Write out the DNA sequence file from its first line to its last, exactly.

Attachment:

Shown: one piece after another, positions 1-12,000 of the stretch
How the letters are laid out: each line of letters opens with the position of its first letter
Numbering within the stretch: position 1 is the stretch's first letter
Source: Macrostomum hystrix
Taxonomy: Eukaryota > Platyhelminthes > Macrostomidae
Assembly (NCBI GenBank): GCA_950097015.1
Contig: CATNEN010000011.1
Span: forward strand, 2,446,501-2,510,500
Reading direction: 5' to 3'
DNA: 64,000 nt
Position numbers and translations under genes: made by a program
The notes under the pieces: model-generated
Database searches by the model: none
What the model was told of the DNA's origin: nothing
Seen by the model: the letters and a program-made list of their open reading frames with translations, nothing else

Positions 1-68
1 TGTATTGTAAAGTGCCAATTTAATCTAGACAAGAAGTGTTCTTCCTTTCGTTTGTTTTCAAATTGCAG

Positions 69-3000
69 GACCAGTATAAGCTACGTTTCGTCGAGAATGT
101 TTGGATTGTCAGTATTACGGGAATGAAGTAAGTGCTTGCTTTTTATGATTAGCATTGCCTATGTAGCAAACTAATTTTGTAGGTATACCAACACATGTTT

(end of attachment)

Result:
Shown: one piece after another, positions 1-12,000 of the stretch
How the letters are laid out: each line of letters opens with the position of its first letter
Numbering within the stretch: position 1 is the stretch's first letter
Source: Macrostomum hystrix
Taxonomy: Eukaryota > Platyhelminthes > Macrostomidae
Assembly (NCBI GenBank): GCA_950097015.1
Contig: CATNEN010000011.1
Span: forward strand, 2,446,501-2,510,500
Reading direction: 5' to 3'
DNA: 64,000 nt
Position numbers and translations under genes: made by a program
The notes under the pieces: model-generated
Database searches by the model: none
What the model was told of the DNA's origin: nothing
Seen by the model: the letters and a program-made list of their open reading frames with translations, nothing else

Positions 1-68
1 TGTATTGTAAAGTGCCAATTTAATCTAGACAAGAAGTGTTCTTCCTTTCGTTTGTTTTCAAATTGCAG

Positions 69-3000
69 GACCAGTATAAGCTACGTTTCGTCGAGAATGT
101 TTGGATTGTCAGTATTACGGGAATGAAGTAAGTGCTTGCTTTTTATGATTAGCATTGCCTATGTAGCAAACTAATTTTGTAGGTATACCAACACATGTTT